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Re: Help with a multiple signature binding?
- To: BOOK_ARTS-L@xxxxxxxxxxxxxxxx
- Subject: Re: Help with a multiple signature binding?
- From: Eric Alstrom <alstrom@xxxxxxxxx>
- Date: Tue, 15 Sep 1998 11:34:42 -0400
- In-reply-to: <199809151452.KAA12711@redbud.cats.ohiou.edu>
- Message-id: <199809151538.IAA18306@SUL-Server-2.stanford.edu>
- Sender: "Book_Arts-L: READ THE FAQ at http://www.dreamscape.com/pdverhey" <BOOK_ARTS-L@xxxxxxxxxxxxxxxx>
The books we make in my workshop are about 3/8" to 1/2" thick. Rounding and
backing isn't necessary for a book of that thickness, although it can be
done and quite often is.
>I know that a rounded spine adds additional strength and integrity to the
>book as opposed to not rounding the spine ( at least I think I remember
>reading that somewhere)...what is the delineation of thickness where
>rounding is not necessary?
There is a movement for not rounding and backing any book. Some library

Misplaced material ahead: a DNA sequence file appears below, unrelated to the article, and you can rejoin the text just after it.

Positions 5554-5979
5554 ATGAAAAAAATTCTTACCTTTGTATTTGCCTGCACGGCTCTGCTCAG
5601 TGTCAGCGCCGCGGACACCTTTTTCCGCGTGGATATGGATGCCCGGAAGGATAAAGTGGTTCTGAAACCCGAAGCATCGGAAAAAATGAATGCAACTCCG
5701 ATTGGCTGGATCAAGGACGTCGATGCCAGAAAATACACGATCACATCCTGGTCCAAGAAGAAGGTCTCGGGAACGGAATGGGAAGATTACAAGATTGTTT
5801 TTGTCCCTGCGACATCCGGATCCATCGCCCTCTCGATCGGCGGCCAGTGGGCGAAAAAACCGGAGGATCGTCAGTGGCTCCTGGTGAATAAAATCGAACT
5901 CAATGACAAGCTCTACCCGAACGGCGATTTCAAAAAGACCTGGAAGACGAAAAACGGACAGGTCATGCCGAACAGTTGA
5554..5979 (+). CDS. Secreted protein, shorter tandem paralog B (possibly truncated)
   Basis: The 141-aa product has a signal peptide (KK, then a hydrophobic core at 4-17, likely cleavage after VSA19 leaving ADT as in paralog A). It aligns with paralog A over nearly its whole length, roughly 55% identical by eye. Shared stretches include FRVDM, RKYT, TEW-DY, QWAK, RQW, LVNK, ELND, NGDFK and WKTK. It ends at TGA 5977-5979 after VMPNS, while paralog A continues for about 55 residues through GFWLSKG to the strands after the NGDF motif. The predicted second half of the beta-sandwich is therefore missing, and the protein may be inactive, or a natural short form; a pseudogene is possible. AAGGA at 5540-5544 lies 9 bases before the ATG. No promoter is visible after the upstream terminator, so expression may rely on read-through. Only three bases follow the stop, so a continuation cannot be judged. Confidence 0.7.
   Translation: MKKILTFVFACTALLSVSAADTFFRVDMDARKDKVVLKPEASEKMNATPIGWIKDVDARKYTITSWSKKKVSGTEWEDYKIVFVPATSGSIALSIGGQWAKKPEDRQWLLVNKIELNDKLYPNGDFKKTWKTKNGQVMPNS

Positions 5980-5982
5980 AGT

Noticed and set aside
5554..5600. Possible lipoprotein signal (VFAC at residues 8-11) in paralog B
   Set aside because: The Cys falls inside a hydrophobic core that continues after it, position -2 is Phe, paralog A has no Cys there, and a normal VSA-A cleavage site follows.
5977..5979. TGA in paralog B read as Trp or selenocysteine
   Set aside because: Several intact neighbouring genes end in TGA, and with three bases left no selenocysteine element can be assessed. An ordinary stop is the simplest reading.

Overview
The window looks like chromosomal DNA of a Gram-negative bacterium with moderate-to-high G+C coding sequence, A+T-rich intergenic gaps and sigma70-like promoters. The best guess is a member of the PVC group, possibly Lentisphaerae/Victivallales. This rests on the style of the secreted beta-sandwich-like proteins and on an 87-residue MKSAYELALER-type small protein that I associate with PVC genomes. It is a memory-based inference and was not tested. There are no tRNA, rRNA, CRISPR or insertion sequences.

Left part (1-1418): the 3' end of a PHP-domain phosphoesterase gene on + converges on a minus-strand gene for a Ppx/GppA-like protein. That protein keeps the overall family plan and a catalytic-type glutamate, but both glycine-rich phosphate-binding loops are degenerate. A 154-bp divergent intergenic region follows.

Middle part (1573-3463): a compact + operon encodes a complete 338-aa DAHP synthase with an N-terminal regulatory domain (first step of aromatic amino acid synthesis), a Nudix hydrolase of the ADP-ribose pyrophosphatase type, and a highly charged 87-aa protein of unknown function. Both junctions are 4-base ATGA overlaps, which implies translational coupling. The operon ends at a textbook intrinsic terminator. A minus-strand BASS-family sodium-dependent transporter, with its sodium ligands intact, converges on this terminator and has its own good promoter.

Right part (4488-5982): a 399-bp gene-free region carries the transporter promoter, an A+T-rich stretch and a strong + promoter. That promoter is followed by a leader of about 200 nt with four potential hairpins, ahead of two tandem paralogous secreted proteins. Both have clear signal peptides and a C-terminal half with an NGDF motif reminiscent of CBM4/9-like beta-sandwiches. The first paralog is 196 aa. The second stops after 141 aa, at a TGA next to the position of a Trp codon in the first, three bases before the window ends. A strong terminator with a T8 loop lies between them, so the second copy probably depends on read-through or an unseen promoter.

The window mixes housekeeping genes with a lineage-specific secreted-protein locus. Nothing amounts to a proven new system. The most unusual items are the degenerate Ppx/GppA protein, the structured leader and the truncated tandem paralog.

binders are not doing this for adhesive bound volumes. And James Brockman
has developed a "concave rigid spine" structure and he argues that a convex
structure is actually unnatural. (See J. Hewit's "Skin Deep" online
publication, volume 2 for details http://www.hewit.com/skindeep.htm ).
As for the thickness of the spine stiffner, I use a bristol board or folder
stock, about .020" thick. Using the same thickness of spine stiffner as
the boards makes the spine too thick and maybe contributing to the tearing
of the hand made paper.
So, I would say try the bradel binding on your flat back books. And also
try using a thinner stiffner for the spine. This might solve your
problems. And don't be afraid to experiment. A couple of "dummy" books
using different techniques will lead to what works best in your situation!
I am, above all, an artist. I use everything in relation to it.
Art should flavor everything in your life. It should be your
definition of why you are living.
Murray Louis, Dancer/Choreographer